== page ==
Parents worrying about screen time is nothing new.
Many of us grew up hearing ‘too much TV will rot your brain’ or ‘instead of looking at a screen, why don’t you play outside?’. And that was before the advent of social media, YouTube and some of the most popular video games today.
But what if it wasn’t so bad for your children to be immersed in technology?
Child psychologist Sam Wass, best known for his role on Channel 4’s the Secret Life of Four and Five Year Olds, tells Metro.co.uk that in many instances, technology can actually aid child development.
In fact, he believes we should be introducing tech into playgrounds to get children playing outside more.
‘There is a massive body of evidence now that being outside is beneficial for a number of different aspects of a child’s development, affecting in particular their concentration, stress and mood,’ Sam explains.
‘There is also evidence that children are increasingly spending less time outdoors. A connected playground [with technology] combines traditional outdoor play with connectivity.’
But what positive impact can tech like PlayStations or Xboxes really have on our children’s development – if any?
‘There is evidence that playing computer games improves children’s ability to do lots of different tasks at once, and keep track of lots of different things at once,’ insists Sam.
‘There’s also evidence that the types of problem-solving and teamwork that you have to do to be successful in a game such as Fortnite, for example, are quite similar to the types of problem-solving and teamwork that we have to do in our jobs as adults.
‘So in a lot of ways, the skills that you learn from computer games are actually more useful for our later lives than the types of skills you learn from doing your homework.’
Controversial, perhaps, but Sam goes further, suggesting some of the pedagogy in schools lacks real-life use.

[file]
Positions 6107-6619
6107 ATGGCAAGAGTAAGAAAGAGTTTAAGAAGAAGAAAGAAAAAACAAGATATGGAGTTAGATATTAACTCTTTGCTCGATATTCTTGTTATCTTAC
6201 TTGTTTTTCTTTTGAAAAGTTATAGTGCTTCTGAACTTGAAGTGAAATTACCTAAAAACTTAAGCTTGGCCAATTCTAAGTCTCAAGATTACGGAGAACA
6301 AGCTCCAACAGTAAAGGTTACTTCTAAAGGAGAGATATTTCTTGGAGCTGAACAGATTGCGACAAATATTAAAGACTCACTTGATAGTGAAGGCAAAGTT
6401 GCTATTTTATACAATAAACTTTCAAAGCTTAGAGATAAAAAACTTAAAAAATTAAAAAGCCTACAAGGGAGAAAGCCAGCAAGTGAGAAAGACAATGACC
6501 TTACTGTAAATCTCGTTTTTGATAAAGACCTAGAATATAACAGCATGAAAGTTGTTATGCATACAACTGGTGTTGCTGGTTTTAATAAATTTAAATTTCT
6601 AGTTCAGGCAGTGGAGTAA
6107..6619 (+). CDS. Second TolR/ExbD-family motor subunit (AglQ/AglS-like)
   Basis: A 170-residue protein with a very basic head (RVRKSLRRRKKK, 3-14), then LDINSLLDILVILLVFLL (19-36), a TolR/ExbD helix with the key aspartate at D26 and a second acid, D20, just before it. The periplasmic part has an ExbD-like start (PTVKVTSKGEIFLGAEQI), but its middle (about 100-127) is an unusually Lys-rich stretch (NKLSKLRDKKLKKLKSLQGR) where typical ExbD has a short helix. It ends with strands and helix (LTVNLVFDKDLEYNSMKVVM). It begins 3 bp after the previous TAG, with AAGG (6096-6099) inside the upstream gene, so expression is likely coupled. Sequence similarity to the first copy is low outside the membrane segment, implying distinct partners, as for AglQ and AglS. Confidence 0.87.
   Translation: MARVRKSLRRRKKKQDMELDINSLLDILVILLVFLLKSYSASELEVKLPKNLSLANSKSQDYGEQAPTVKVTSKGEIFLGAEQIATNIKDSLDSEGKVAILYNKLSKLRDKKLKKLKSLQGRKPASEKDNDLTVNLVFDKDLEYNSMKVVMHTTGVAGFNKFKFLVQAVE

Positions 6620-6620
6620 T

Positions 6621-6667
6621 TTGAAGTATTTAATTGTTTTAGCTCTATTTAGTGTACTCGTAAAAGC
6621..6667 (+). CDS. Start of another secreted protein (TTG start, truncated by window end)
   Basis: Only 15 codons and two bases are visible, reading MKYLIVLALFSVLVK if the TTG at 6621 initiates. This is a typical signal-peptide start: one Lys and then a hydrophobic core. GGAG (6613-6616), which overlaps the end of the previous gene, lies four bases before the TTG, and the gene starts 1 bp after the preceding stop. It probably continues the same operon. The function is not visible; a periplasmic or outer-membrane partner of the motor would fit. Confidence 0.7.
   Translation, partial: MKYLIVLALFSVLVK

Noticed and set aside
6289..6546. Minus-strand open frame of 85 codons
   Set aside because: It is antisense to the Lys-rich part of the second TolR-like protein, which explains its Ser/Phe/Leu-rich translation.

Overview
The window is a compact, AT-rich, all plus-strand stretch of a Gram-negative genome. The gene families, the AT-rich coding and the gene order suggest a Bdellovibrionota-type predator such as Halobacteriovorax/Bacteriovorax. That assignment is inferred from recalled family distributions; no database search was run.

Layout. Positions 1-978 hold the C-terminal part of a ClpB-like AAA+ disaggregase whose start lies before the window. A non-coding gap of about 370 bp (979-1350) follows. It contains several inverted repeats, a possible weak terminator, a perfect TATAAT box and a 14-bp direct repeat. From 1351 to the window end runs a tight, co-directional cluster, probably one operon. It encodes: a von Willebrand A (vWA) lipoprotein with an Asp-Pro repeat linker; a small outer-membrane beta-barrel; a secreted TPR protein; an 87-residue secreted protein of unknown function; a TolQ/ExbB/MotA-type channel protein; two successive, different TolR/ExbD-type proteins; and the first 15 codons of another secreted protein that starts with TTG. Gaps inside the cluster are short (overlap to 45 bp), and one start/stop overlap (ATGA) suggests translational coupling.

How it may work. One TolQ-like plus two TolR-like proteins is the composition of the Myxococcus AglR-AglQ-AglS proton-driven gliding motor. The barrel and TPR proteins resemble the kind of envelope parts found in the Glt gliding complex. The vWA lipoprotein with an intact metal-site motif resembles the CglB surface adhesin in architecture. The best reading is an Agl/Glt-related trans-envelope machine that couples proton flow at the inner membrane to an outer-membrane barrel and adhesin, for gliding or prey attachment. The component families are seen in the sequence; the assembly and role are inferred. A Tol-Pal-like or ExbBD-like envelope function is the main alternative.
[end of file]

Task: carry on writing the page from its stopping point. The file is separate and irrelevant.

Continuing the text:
‘You can argue that memorising lists of vocabulary, for example, is the type of skill that’s useful in school, but not remotely useful in our day-to-day adult lives,’ he says.
That’s not to say tech is always positive and Sam urges balance, and to monitor any potential downsides.
‘There is evidence that playing games can shift our bodies into “fight or flight” mode – the brain senses the imaginary danger but doesn’t know that it’s imaginary – so it readies the body to respond to actual real danger,’ he says.
‘So our heart starts to beat faster, [we] start to sweat, we get lots of energy released into the muscles, even though we’re just sitting still on the sofa, and so on.
‘We don’t know what the effects are of children being in “fight or flight” mode for long periods of time when they’re at home – but they’re probably not good.’
So, why bring electronics into parks and playgrounds? It represents an opportunity for ‘the best of both worlds,’ according to Sam.
He says: ‘The main reason why children love technology is that it is highly interactive – they press a button and something happens in response.
‘Interactivity is essential for children’s development – right back to the early childhood, and toddlers banging a spoon on the table to get a noise, they are sensitive to when their behaviours make something happen in response.
‘There is evidence that children enjoy this type of play because it is good for them. Our brains work by generating and testing predictions, and interactions – where I predict that something will happen and then it does – are a great way of stimulating the brain to develop.’
Sam’s tips for getting your kids to play outside:
Virgin Media O2 recently created a playground with apparatus including swings, slides and climbing frames modified with sensors, pressure pads and infrared beams that react in real-time to a child’s movement.
The tech enables children to create their very own musical masterpiece as they make their way around the playground and Sam believes its this type of innovation that could have a positive impact on a child’s development.
‘It brings this interactivity into an outdoor setting. It gives us the best of both worlds – it encourages children to be outside (which is great for concentration, stress and mood) but it also encourages interactivity (which is great for learning),’ he says.
Some parents may be concerned that technology may take away their children’s creativity, but Sam actively disagrees with this.
‘I would argue than in a lot of ways technology gives a lot of opportunity for creativity – whether it’s the photos and artwork that they place on Instagram, how well they can dream up and then edit a short film for Instagram or Tiktok, and so on,’ he says.
‘In a lot of ways there is a lot more pressure on children to be creative and original nowadays than there used to be.’
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